The clinical trial aims to reduce the occurrence of Invasive E. coli disease in patients who are 60 and older
By KATIE HELLMAN — email@example.com
According to a recent study by UC Davis, a vaccine trial has been launched to prevent Invasive Escherichia coli disease (IED), caused by a bacteria commonly known as E. coli. The efficacy of the new ExPEC9V vaccine will be assessed in patients 60 years and older, which is the age group that is associated the most strongly with complications from urinary tract infections (UTIs). UTIs are almost always a result of E. coli bacteria infections.
“The E. coli bacteria may spread from the urinary tract to the bloodstream and other locations in the body and cause an infection called an invasive [also known as systemic] infection,” the study reads. “Although IED affects all ages, adults aged 60 years and older have an increased risk of developing IED. The risk of developing an IED is further increased in elderly, who had a UTI in the past.”
The clinical trial is double-blind and placebo-controlled, which means that both the researchers and the participants won’t know who is receiving the actual vaccine and who is receiving the placebo. This prevents bias when the researchers are collecting data from the clinical trial.
According to a 2021 study, the University of Texas at Dallas developed a vaccine specifically designed to prevent UTIs that showed promising results in mice. Nicole De Nisco, an assistant professor of biological sciences at UT Dallas, discussed the necessity of this medical advancement in an article on the university’s website.
“Vaccination as a therapeutic route for recurrent UTIs is being explored because antibiotics aren’t working anymore,” De Nisco said. “Patients are losing their bladders to save their lives because the bacteria cannot be killed by antibiotics or because of an extreme allergy to antibiotics, which is more common in the older population than people may realize.”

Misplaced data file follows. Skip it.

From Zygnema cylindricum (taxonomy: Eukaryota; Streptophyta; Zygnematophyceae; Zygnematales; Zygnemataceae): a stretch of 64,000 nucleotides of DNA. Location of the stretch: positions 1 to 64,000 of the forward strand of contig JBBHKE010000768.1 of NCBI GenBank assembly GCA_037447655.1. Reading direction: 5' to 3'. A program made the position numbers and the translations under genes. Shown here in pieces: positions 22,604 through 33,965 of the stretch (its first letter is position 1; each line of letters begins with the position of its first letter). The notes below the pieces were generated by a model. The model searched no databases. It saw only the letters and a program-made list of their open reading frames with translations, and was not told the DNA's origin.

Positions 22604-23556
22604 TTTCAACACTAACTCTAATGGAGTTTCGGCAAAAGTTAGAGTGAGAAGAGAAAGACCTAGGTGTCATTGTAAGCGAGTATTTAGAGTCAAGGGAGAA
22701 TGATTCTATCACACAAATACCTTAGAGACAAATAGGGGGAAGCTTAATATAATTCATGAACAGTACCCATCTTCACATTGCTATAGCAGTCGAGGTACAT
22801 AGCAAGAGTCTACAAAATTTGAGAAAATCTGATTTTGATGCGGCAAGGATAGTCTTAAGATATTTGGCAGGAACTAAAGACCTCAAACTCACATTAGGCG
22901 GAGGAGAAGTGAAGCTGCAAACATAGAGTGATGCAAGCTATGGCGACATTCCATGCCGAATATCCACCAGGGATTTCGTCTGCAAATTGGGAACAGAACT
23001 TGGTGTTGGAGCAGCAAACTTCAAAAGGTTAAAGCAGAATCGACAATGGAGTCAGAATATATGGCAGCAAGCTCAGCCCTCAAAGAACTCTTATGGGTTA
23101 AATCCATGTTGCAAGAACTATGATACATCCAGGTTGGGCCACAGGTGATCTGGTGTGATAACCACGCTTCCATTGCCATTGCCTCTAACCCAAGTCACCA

Almost 20,000 participants aged 60 or older who have had a UTI in the past two years will take part in the UC Davis study, and they will be monitored by researchers over the course of three years. The main goals of the clinical trial include testing the vaccine’s safety and efficacy in addition to its potential side effects and how long its immunity will last.
Stuart Cohen, chief of infectious diseases at UC Davis and principal investigator of the study, commented on the effects of E. coli bacteria and the implications of the vaccine.
“This vaccine targets nine strains of E. coli,” Cohen said. “E. coli, as many people know, is part of the normal bacteria in the intestines, but it can also cause sepsis and it is the most common cause of urinary tract infections.”
Sepsis is a severe condition of blood poisoning that arises from an uncontrolled infection. In this case, if an E. coli infection spreads throughout the bloodstream and is left untreated, it can lead to symptoms like fatigue, vomiting, nausea and a low fever. The ExPEC9V vaccine, which will ideally prevent these issues from occurring, belongs to a group of conjugate vaccines characterized by their use of bacteria to generate an immune response. This specific vaccine will trigger the body’s immune system to produce antibodies, which will then neutralize any potential E. coli strains.
“Once the whole immune cascade of sepsis starts, it’s hard to stop,” Cohen said. “The mortality rate is still high even with aggressive antibiotics, and even the people who survive may have organ damage. The idea [of the vaccine] is to get this immune response going so people either don’t get an infection or they end up getting a modified infection.”
Written by: Katie Hellman — firstname.lastname@example.org